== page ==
WWF Clean Coast! - WWF's Voluntary Oil Spill Response

Grete Sponga cleaning up oil after the
© WWF-Norge

Summary

The existing oil spill contingency plan in Norway allows only a limited time frame to remove oil from the ocean before it reaches the shore. Normally, less than 20% of the oil is collected from the source.

In an attempt to improve clear up rates, WWF has launched Clean Coast! – WWF’s voluntary oil spill response. By training volunteers that can assist during an oil-spill clean-up operation WWF is increasing the efficiency of the response, and giving members of the public the opportunity to assist in practical conservation work.

Background

It is widely agreed that Norwegian oil spill preparedness is far from sufficient and action is needed to tackle the issue. The risk of an oil spill is greatest in relation to shipping, and the increasing transportation of oil along the Norwegian coast represents a significant environmental threat. In 2004, close to 12 million tonnes of oil was transported by ship along the coast of Northern Norway, and this is expected to increase to over 100 million tonnes by 2015. The amount of oil transported per ship is also increasing, which would make the extent of a potential oil spill even greater.

The consequences of an oil spill can be devastating for both the environment and local communities. Most parts of Norway are lacking capacity to perform large clean-up operations if and when the oil reaches the shore. Previous experience has always shown that the more people cleaning up after the oil spill, the less damage the oil will do.

There is however, a glaring need for trained people in case of an oil spill along the Norwegian coast, a need that can only increase in proportion to the increase in coastal traffic. Through training and organizing the volunteers, the Clean Coast! project contributes to strengthening oil preparedness in Norway and makes new resources available in case of oil spill. This project builds on earlier experiences from voluntary oil spill work at the Prestige accident off the coast of Spain and similar training completed in Finland. In Norway, there is recent experience of a serious oil spill following the Server accident.

Experience shows that oil spills can have enormous and devastating consequences. Exxon Valdez, Prestige and Server clearly show just how shocking these consequences can be. Oil polluted beaches, dead sea birds, oil flakes in the fishing areas and oil in the salmon seines are inevitable if the oil leaks out. The natural resources of the Norwegian coast include some of the world's biggest populations of fish, rich sea bird colonies, important populations of sea mammals and unique fiords. This natural environment provides the foundation for fisheries and tourism, and most small coastal communities are dependant on a clean and productive ocean.

The coastal businesses will not only be affected by the direct implications after an oil spill, they will also get huge economical effects deriving from a long term market failure. Two years after the Prestige accident, unemployment in fisheries was still above 20% and the total cost was estimated to be around 540 million euros.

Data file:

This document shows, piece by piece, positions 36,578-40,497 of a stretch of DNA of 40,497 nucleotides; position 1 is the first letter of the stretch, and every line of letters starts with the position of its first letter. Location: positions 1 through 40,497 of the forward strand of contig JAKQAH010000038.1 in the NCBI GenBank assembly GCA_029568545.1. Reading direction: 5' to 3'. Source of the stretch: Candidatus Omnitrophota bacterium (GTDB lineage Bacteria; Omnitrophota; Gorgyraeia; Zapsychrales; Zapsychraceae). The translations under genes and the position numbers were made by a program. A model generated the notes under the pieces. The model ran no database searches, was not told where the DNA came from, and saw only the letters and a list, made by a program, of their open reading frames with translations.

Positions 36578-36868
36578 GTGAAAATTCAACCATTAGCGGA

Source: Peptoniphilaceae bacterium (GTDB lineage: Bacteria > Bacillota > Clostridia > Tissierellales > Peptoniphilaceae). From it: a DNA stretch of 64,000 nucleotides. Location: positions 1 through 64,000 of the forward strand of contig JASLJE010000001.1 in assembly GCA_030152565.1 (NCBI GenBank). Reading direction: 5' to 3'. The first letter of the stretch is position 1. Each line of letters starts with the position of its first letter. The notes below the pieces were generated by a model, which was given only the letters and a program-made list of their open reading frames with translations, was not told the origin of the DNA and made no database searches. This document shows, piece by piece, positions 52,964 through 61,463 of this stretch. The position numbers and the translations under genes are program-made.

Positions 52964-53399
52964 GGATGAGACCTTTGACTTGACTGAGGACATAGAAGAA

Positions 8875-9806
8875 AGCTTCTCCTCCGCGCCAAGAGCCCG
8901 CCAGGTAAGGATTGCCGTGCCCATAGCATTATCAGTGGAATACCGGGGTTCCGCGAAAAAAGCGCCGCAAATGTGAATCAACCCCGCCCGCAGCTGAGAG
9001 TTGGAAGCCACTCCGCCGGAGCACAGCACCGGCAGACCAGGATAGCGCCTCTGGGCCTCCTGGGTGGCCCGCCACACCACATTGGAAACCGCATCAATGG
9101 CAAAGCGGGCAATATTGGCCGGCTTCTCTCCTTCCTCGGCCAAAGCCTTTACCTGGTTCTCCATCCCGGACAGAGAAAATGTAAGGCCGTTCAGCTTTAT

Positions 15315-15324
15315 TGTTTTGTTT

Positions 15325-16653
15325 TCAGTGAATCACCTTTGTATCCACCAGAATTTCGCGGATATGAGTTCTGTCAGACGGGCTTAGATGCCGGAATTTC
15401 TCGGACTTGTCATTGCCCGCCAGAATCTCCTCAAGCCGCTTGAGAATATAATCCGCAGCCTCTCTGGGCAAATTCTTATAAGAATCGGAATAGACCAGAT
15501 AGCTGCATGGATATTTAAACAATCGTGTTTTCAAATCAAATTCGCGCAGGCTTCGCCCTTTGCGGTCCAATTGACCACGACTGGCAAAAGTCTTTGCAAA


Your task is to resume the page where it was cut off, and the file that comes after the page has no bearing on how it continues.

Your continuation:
Objectives

The project's main objective is to reduce the environmental and economical consequences of an oil spill along the Norwegian coastline, by establishing a competent and operative unit of committed volunteers.

The project will contribute to new capacity that would not otherwise be available. Close cooperation with the coast guard and other important actors ensures that this project effectively complements existing preparedness capacity.

Solution

Oil spill training courses are arranged for volunteers in selected cities and towns along the coast. The first course was in Fiskebøl, Lofoten in November 2005. Since then WWF has arranged between 3 and 6 courses with a total of 75-150 volunteers every year.
The courses are planned in close cooperation with the coastal authorities and NordNorsk Beredskapssenter, which has many years of experience in the field. The course lasts 3 days, and is arranged for 20-30 people at a time. The project will be a long-term, independent contribution to Norwegian oil spill preparedness, with a preliminary time frame of 5 years.

The course has 3 major components:
1) practical oil spill clean-up and beach sanitation;
2) safety; and
3) nature values and environmental risk in coastal transport and petroleum business.

The project is also cooperating with local environmental organizations, which can help with recruiting volunteers. All volunteers have to be over 18 years old. If an oil spill occurs, WWF will contact all volunteers that have completed training.

Achievement

The cargo ship Server ran aground off Fedje in January 2007. Around 370 tonnes of heavy bunker oil (type IFO 380) leaked and spread over a distance of 170km. It took almost 6 months to clean up, and the cost was over 150 mill kroners, or 18 million euros.

The coastal authorities asked WWF to mobilize its volunteers, who were on the scene within 3 days of the spill. WWF contributed to collecting 230 tonnes of oily mass at Fedje, and received positive feedback from the regional government, the coastal authorities, and the other authorities, that this work was necessary and that the volunteers were doing a valuable job. A clean-up of the beach areas would not have been possible unless these volunteers had not been willing to spend long days of hard work scraping or shovelling oil.

In 2006 a total of 6 Cleant Coast! courses were arranged (2 at Vardø, Fedje, Fiskebøl, Aukra and Horten), and in 2007 a total of 4 courses (Svalbard, Horten, Stavanger and Fedje). In 2008 there were 3 courses (Kristiansand, Ålesund and Honningsvåg).

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